LOL, I just checked, and this house, at this moment, has 19 wireless "things" connected to the three WiFi APs! Two of them are my neighbors laptop and his phone - better signal than his own house gives!

Yeah, maintaining the iPads and mass loading new apps we want and such on them is a nightmare. You can't just say, "Oh wow. I found this cool thing last night, and I want to use it in my class today" like you can if you find a cool website. You have to know a ways out that you need a given app and get our tech department to mass load for you, which they're great about.. but it's just a pain.


If you don't mind, could you let me know the name of your son's school (feel free to PM me). I'd like to have our tech committee contact them and get their opinions.

DaFace
11-15-2014, 03:32 PM
So our school is looking at Chromebooks vs. iPads. I pretty much hate the iPad as a productivity tool. That being said, in the school environment, laptops/PCs (and I would assume chromebooks) tend to start running like absolutely shitty rather quickly. They also break rather easily when being handled by 150+ kids in a given day.

So... what the durability on them? Also, as multiple kids log in to them with various profiles, will they start screwing up after a while?

I run my class entirely off google drive, so I'd be great going with chromebooks (I also teach English, so I want keyboards, which is added cost for iPads). I'm just worried about their life cycle vs an iPad's life cycle in a school environment.

Currently almost all teachers prefer the iPads just because they boot up reliably and quickly in comparison to all of our laptops, which can take 10 minutes for a kid to log into.

I'm not 100% sure of this, but I don't think the store hardly any profile info locally, and they don't run simultaneous sessions or anything, so multiple users should essentially make no difference.

displacedinMN
11-15-2014, 03:32 PM
Every kid in our school received Chromebooks this year.

It has been a hit or miss thing.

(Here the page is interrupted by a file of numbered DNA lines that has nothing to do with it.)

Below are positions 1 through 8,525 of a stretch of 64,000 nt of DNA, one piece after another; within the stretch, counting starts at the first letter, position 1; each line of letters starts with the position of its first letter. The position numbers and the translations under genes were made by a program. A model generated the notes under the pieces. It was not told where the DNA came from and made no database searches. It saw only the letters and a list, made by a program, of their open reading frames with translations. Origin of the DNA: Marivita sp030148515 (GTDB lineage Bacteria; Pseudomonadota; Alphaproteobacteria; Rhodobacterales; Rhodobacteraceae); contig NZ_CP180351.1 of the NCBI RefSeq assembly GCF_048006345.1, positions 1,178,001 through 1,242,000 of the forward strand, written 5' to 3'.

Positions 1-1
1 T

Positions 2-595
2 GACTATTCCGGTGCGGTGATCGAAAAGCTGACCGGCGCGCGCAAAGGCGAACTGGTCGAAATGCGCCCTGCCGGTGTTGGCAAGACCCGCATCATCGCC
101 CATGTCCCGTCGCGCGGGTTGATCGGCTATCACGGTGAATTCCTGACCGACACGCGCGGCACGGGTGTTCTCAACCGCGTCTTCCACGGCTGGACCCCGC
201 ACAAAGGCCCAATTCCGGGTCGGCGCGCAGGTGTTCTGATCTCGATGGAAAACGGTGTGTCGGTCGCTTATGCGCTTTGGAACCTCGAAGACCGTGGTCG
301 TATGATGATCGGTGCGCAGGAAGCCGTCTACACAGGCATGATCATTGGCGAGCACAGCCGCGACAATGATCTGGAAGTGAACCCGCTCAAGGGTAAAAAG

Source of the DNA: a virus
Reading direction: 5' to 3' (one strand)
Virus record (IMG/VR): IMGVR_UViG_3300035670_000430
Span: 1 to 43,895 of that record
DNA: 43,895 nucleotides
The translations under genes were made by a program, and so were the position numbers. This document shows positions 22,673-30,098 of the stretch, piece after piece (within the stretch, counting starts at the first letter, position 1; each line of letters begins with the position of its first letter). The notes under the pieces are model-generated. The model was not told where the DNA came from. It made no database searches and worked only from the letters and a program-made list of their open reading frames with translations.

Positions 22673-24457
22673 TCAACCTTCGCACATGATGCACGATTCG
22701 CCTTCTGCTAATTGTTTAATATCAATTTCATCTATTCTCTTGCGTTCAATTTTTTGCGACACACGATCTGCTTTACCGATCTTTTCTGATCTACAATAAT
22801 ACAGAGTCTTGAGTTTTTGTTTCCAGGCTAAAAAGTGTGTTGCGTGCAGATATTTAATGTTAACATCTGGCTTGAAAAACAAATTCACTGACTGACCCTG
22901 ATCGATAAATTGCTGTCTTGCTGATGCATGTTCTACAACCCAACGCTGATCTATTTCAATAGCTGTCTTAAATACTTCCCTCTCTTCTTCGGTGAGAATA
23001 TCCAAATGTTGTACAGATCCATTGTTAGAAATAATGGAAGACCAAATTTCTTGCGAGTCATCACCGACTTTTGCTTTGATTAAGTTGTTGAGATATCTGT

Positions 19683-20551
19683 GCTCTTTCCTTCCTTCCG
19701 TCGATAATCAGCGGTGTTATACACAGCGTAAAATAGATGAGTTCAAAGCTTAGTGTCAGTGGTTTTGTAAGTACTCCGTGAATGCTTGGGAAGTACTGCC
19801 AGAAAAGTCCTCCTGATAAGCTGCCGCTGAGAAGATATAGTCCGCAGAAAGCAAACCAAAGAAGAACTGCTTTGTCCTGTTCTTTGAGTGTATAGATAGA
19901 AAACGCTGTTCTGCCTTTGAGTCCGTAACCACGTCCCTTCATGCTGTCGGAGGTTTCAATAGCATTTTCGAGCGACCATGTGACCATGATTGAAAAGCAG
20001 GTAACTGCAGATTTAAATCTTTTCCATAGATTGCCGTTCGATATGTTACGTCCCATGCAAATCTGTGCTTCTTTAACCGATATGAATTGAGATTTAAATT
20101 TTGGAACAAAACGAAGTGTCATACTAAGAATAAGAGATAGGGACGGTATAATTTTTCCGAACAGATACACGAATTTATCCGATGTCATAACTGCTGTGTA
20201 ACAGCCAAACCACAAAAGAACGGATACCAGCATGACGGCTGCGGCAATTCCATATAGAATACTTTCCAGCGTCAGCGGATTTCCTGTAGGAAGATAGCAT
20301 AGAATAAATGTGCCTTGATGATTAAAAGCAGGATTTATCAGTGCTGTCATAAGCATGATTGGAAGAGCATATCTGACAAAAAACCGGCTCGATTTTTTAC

My thoughts.

1. We have Dells. I believe they have an almost glass screen and can break easily. We also have 1500 kids. Many of them have been given almost everything handed to them. pencils, paper, answers, money, lunch, rent-you get the idea.

2. Just a few days after launch-broken screen started to show up. the response is "I don't know how it broke" yea, right. You were stupid. One day, 5 came in because they don't care about others property. They did have to may an insurance fee. But repair time is long.

3. We had to lay down the law about charging the battery and use. they are not issued a loaner. They are not given an extra charger. They are expected to use them in class.

4. Every kid was given a carry bag. They are not allowed to carry them anywhere unless it is in the bag. I did watch a kid drop it out of his bag because he was not smart enough to zip it up. Kharma. The bags had the silicon beads in them, When they were not removed, the bags broke and some beads got into the headphone jack. Yippie, solve another issue.

5. They have great battery life as long as you don;t run a lot of video and streaming music. Kids don't get it. When some get to my 7th, thier book is dead. tough. We do not allow them to charge at school.

6. Chromebooks create a barrier. When they are up, and I am in the front of the room, I have no idea what they are doing. I have to be in the back of the room to monitor them. That is hard when I have a smartboard in the front of the room. I pads are on the desk and you can walk by and see what they are doing from any angle.

7. Free draw is almost impossible on the Chromebook. I teach 8th grade earth science. I like to have kids draw pictures to explain what we are doing. I cannot take them inside the earth, to the moon or sun to show it to them like we can dissect a frog in Life science.

8. Google docs is good. Not perfect. Some things need to be improved to word and spreadsheet.

9. We use schoology as a way to teach. My kids are using it now and are required to hand it in online. That is 180 degrees from what I thought I would do this summer. I was also very grumpy this summer.

10. They are a tool, not the end all of education. There is no replacement for a teacher.

11. I know some teachers that refuse to use them because of these issues. It is their right.

NewChief
11-15-2014, 03:38 PM
Every kid in our school received Chromebooks this year.

It has been a hit or miss thing.

My thoughts.

1. We have Dells. I believe they have an almost glass screen and can break easily. We also have 1500 kids. Many of them have been given almost everything handed to them. pencils, paper, answers, money, lunch, rent-you get the idea.

2. Just a few days after launch-broken screen started to show up. the response is "I don't know how it broke" yea, right. You were stupid. One day, 5 came in because they don't care about others property. They did have to may an insurance fee. But repair time is long.

3. We had to lay down the law about charging the battery and use. they are not issued a loaner. They are not given an extra charger. They are expected to use them in class.

4. Every kid was given a carry bag. They are not allowed to carry them anywhere unless it is in the bag. I did watch a kid drop it out of his bag because he was not smart enough to zip it up. Kharma. The bags had the silicon beads in them, When they were not removed, the bags broke and some beads got into the headphone jack. Yippie, solve another issue.